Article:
But the technology and automotive vehicles today, you know, we need people, we need new people. We need people that want to learn, that understand electrical, all of those things, that gap between technicians where we have our older technicians that are the most experienced guys out there that have worked on cars for the last 35 years. They’re getting close to retirement age or at retirement age. And then you have a gap where you don’t have a lot of people that were interested in that role.

Rusty Gold – Service Manager:

Staffing is always an issue. Technicians are hard to come by, and good ones, that’s the problem. I try not to hire poison, so I try to hire good people. And typically, good people are good where they’re at, so they’re not really looking. So, you got to kinda keep on networking.

Andrew Nevling – Fixed Operations Manager:

During the height of COVID, we had a lot of people that were afraid to come to work, and, you know, we had less people traveling. So obviously, our workload dipped here a little bit. But now we’re seeing everybody’s getting back into the swing of things. You’re getting over two years in, and we’re definitely getting the staffing back to where it was a couple of years ago.

Chris Shillinger – Service Director:

The lube techs are my biggest challenge at the moment. I got a great set of techs, you know, I’ve got great advisors, but the lube techs, at the moment, are an issue, you know, there isn’t a whole lot of them out there.

Wendy Capri – General Manager:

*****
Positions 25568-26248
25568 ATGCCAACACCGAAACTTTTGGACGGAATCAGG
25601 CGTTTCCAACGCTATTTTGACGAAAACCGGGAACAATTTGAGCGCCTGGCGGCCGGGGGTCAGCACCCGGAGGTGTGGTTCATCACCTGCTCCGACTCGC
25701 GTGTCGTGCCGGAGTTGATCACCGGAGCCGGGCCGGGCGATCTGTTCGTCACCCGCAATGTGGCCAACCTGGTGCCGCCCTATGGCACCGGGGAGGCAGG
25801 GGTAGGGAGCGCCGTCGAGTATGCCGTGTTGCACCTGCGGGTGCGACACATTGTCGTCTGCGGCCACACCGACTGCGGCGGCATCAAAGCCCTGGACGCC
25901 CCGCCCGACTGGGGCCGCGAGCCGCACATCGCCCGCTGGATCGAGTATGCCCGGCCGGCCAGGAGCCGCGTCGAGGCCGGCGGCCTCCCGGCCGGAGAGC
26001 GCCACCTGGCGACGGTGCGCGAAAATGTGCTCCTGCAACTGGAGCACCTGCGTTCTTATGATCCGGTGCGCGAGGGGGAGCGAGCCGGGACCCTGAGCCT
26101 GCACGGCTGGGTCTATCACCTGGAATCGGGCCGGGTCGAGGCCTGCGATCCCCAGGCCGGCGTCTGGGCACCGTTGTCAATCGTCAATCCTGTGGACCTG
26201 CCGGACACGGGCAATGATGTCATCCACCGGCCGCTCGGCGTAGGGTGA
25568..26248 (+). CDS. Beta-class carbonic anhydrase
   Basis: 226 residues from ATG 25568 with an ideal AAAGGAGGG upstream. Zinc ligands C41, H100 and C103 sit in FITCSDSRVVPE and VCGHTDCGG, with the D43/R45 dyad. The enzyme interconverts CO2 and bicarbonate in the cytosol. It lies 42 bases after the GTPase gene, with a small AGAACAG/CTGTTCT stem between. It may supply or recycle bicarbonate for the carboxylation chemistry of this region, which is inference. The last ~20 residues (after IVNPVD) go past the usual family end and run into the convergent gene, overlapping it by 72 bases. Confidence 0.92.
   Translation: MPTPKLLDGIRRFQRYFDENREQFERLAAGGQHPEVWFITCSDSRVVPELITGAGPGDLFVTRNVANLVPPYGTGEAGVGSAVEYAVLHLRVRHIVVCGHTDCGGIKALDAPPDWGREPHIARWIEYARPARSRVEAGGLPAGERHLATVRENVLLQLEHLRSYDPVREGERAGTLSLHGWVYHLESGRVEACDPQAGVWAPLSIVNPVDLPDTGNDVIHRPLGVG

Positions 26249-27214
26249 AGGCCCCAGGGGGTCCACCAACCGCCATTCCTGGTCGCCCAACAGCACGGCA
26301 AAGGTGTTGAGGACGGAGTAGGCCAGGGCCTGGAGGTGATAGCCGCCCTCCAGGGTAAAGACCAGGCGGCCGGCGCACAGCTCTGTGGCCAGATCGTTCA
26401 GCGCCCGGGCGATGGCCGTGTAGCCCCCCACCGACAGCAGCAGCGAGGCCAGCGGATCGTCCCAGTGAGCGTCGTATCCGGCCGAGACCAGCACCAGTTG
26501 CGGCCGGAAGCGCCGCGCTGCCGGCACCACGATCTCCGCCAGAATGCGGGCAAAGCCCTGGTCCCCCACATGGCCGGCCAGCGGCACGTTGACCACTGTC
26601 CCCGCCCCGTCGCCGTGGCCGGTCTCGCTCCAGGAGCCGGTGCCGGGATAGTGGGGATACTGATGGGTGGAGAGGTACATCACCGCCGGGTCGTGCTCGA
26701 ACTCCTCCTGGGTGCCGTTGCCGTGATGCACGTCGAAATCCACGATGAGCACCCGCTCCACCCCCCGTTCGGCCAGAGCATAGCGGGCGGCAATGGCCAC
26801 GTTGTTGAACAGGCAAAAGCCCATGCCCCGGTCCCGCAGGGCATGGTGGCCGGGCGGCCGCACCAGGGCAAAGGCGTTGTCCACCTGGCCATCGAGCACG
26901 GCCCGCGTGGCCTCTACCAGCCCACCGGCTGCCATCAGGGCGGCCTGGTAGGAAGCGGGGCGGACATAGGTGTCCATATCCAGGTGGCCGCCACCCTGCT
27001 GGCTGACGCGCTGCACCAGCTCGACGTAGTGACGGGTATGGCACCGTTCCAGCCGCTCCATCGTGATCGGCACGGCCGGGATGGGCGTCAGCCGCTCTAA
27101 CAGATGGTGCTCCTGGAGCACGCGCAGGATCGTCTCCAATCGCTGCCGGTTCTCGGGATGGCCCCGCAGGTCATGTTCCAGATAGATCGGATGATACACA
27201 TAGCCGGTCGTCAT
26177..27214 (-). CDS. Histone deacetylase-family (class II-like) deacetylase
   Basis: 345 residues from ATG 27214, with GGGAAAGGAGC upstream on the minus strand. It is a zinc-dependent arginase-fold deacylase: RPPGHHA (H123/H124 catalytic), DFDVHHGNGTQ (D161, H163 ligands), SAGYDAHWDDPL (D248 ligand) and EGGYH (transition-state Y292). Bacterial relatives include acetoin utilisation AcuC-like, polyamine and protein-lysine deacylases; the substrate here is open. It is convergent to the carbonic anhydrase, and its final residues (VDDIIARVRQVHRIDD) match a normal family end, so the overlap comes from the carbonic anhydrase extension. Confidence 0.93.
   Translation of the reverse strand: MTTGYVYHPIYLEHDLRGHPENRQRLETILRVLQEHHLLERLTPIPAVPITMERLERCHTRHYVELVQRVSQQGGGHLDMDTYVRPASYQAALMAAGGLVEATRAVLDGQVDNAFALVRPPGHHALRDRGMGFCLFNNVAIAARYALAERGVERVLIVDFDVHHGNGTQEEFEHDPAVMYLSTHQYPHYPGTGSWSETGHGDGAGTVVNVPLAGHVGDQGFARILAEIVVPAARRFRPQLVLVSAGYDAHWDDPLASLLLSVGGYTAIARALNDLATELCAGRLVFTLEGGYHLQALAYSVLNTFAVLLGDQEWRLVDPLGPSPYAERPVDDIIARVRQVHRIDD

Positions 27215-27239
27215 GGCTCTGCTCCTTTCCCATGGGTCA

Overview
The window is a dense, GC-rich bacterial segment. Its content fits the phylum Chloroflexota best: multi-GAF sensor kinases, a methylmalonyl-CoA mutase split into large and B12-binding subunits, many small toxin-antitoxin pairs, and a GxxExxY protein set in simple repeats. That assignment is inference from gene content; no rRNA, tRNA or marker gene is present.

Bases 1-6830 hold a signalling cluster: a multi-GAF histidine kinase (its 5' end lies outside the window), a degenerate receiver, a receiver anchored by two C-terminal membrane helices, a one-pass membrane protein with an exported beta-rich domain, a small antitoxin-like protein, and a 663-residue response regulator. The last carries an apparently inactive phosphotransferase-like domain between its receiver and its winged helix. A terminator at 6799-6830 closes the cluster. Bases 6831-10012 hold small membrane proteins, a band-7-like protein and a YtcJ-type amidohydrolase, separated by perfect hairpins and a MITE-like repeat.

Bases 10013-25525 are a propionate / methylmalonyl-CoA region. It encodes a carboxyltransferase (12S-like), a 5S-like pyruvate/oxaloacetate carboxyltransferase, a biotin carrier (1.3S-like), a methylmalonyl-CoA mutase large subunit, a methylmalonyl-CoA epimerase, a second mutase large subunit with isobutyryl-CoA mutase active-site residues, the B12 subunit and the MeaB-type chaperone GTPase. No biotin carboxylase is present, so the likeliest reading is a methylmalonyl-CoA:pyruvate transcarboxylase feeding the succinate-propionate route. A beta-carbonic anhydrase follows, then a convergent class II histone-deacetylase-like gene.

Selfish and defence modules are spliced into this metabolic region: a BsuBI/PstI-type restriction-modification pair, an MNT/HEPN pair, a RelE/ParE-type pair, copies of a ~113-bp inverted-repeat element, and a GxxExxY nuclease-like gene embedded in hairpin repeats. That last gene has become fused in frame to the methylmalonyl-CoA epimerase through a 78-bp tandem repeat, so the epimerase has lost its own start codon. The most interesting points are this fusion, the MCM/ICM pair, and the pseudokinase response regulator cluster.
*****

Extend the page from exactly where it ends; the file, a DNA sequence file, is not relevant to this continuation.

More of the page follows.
Every area. Mostly in mechanical and body.

Ralph Wilson – Dealer President:

We cannot find trained technicians. Salespeople are still hard to come by and hard to retain. Our service porters, lot porters, telephone receptionists, very hard to find.

Don Shaffer – Fixed Operations Director:

Technicians, mostly. You don’t see a lot of–right now–you don’t see a lot of more experienced technicians kind of job hopping, at least not in our field, and definitely trying to get the younger staff in. You don’t see as many enrollments down at a lot of the technical schools and stuff. So it’s harder to get those individuals.

Bryan Anders – Service Director:

Hoping to hire more technicians, and technicians aren’t out there. So, what we end up running into is the fact that we’re looking for technicians, and what comes in is not quality; it’s just people. The flip side of that coin is everybody’s looking for technicians, so the grass is always greener where you’re at. So, they go exploring, and next thing you know, they’re sitting in your office, and that strategy has changed. In 2019, you would have told that person, “Go try it.” In 2022, you can’t afford to lose that person. So now you’re squirming at the bit because that technician turns 60 hours a week consistently, and you don’t want to see him leave. And the replacement is not out there.

Don’t worry! There’s more.

See Part 2 of this Grow Your RO series on labor shortages, where our fixed ops pros discuss some practical solutions and how they attract valuable team members.